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Available under a Creative Commons Attribution Non-Commercial Share Alike 4.0 International Licence

Publication Details

Relational Child and Youth Care Practice, Vol.19, 1, 2005.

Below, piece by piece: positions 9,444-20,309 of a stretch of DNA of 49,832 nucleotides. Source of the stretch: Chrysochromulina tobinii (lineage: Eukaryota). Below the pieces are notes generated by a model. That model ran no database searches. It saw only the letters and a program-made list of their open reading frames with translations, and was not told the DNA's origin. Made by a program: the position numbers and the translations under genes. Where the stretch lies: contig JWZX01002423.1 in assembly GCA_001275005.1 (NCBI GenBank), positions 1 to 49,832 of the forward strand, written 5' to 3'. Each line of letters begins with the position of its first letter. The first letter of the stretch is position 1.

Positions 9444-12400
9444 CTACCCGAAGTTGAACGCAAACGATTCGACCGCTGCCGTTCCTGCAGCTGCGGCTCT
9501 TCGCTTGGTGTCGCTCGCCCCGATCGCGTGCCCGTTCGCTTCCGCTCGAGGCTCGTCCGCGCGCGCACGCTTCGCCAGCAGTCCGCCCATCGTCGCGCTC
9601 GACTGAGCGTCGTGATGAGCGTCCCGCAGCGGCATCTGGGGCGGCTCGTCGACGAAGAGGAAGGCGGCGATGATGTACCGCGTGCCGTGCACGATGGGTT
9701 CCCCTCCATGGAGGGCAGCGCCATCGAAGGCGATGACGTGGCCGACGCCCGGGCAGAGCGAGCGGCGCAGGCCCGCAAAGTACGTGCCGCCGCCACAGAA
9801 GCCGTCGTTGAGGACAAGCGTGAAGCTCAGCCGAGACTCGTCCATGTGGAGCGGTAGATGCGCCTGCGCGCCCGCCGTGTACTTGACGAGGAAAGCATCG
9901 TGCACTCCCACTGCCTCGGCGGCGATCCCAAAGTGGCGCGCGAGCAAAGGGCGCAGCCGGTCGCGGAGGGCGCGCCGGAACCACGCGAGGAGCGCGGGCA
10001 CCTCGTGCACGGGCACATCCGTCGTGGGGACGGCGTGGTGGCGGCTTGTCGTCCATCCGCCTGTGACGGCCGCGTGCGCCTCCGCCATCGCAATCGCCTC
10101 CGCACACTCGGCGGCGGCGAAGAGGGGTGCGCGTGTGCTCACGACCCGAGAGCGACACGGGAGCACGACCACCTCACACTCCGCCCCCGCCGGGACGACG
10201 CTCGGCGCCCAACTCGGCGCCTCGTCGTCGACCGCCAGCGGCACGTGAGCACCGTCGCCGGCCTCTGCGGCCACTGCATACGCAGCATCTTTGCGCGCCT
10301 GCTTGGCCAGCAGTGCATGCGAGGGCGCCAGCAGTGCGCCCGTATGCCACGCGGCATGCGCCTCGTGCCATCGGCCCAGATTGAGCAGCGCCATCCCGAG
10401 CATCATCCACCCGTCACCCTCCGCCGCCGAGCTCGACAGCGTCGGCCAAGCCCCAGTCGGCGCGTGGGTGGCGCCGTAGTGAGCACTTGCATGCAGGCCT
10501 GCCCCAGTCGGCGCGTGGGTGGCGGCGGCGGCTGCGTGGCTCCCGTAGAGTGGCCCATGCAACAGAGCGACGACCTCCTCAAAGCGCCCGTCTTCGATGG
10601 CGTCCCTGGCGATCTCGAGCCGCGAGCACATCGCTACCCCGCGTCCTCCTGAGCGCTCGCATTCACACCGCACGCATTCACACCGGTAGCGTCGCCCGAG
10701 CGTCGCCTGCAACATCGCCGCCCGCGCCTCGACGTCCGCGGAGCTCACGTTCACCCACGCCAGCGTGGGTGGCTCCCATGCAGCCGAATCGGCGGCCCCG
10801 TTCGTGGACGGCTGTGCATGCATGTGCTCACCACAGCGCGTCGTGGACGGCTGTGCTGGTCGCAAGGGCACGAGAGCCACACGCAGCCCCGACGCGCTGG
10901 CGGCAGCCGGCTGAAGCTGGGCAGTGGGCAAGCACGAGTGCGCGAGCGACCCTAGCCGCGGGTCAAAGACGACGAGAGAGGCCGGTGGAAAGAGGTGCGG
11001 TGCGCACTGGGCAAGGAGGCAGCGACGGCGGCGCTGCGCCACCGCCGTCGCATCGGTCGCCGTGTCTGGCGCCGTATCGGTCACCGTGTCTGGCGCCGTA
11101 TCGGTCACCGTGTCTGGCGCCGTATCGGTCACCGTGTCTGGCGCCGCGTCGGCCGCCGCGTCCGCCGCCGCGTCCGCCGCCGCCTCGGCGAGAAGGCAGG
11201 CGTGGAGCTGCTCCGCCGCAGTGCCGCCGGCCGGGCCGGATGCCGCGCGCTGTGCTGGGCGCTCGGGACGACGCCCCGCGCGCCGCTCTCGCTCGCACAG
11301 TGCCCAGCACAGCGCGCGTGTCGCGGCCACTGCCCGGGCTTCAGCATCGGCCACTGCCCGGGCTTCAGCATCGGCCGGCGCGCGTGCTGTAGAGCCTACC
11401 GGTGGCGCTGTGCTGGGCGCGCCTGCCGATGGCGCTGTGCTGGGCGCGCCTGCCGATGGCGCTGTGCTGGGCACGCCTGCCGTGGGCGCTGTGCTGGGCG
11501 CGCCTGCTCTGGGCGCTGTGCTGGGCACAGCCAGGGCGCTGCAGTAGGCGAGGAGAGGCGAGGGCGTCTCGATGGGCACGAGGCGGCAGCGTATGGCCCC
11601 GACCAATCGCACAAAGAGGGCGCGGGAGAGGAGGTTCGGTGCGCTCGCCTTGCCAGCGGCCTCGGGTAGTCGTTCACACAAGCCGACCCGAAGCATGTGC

Aristotle argued that happiness for humans is not possible in the absence of reciprocal, affective relationships or friendships (Sherman 1991). Such relationships for children are only possible in the context of satisfactory attachments which provide for them a secure base from which to explore their environment (Bowlby 1988). Young people placed in the child welfare system, particularly those in residential care, often experience a system that is problem focused, intent on physical protection and control, where warm reciprocal relationships are not prioritised. This paper states that young people in residential care, whose primary attachments, whatever their quality, have been disrupted; require care that prioritises reciprocal, affective relationships. Those children who have experienced satisfactory attachments, these need to be maintained. Those who have not had satisfactory attachments in their primary relationships, and consequently did not experience a secure base, require a “second chance secure base” that yields a sense of wellbeing and happiness in order to reduce for them the risk of developing pathology in the future. A secure base is a relationship within which a child or youth feels safe, nourished both physically and emotionally, where s/he is comforted when distressed, reassured when frightened. Where children who are placed in the child welfare system have not experienced a secure base with their primary carers it is essential that social care practitioners aim to form this quality of relationship with them which is what is meant by the provision of a ‘second chance secure base’. Such practice requires, inter alia, that the social care practitioners have a sound understanding of attachment theory, in particular attachment strategies, combined with highly developed observation and communication skills (Fulcher 2002). This paper presents attachment theory and strategies in a user friendly format for social care practitioners and uses practice examples to illustrate the use of this perspective in residential care with children across the various attachment strategies.



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